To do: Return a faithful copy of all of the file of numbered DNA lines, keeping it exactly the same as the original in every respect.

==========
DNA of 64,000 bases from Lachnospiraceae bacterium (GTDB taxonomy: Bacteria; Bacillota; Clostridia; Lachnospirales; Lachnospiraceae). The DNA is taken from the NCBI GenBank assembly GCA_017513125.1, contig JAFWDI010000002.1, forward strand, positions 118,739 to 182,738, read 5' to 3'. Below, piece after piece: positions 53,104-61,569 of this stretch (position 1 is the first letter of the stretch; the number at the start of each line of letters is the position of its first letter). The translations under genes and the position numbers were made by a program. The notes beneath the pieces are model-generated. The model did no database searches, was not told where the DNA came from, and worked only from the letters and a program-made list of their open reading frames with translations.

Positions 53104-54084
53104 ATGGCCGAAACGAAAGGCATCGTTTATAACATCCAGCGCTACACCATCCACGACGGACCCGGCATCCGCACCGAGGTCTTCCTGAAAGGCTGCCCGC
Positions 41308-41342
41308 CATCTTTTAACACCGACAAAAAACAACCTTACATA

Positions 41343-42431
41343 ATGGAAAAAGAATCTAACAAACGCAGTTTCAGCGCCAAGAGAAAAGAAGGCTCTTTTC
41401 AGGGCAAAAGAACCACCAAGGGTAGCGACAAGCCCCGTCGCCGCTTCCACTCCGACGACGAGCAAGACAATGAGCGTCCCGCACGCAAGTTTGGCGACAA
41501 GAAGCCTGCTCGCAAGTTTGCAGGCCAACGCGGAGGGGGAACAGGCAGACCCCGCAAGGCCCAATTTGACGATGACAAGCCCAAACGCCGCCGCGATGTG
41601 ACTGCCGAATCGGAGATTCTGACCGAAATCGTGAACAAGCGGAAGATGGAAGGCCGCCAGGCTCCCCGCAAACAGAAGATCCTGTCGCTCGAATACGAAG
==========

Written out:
DNA of 64,000 bases from Lachnospiraceae bacterium (GTDB taxonomy: Bacteria; Bacillota; Clostridia; Lachnospirales; Lachnospiraceae). The DNA is taken from the NCBI GenBank assembly GCA_017513125.1, contig JAFWDI010000002.1, forward strand, positions 118,739 to 182,738, read 5' to 3'. Below, piece after piece: positions 53,104-61,569 of this stretch (position 1 is the first letter of the stretch; the number at the start of each line of letters is the position of its first letter). The translations under genes and the position numbers were made by a program. The notes beneath the pieces are model-generated. The model did no database searches, was not told where the DNA came from, and worked only from the letters and a program-made list of their open reading frames with translations.

Positions 53104-54084
53104 ATGGCCGAAACGAAAGGCATCGTTTATAACATCCAGCGCTACACCATCCACGACGGACCCGGCATCCGCACCGAGGTCTTCCTGAAAGGCTGCCCGC
Positions 41308-41342
41308 CATCTTTTAACACCGACAAAAAACAACCTTACATA

Positions 41343-42431
41343 ATGGAAAAAGAATCTAACAAACGCAGTTTCAGCGCCAAGAGAAAAGAAGGCTCTTTTC
41401 AGGGCAAAAGAACCACCAAGGGTAGCGACAAGCCCCGTCGCCGCTTCCACTCCGACGACGAGCAAGACAATGAGCGTCCCGCACGCAAGTTTGGCGACAA
41501 GAAGCCTGCTCGCAAGTTTGCAGGCCAACGCGGAGGGGGAACAGGCAGACCCCGCAAGGCCCAATTTGACGATGACAAGCCCAAACGCCGCCGCGATGTG
41601 ACTGCCGAATCGGAGATTCTGACCGAAATCGTGAACAAGCGGAAGATGGAAGGCCGCCAGGCTCCCCGCAAACAGAAGATCCTGTCGCTCGAATACGAAG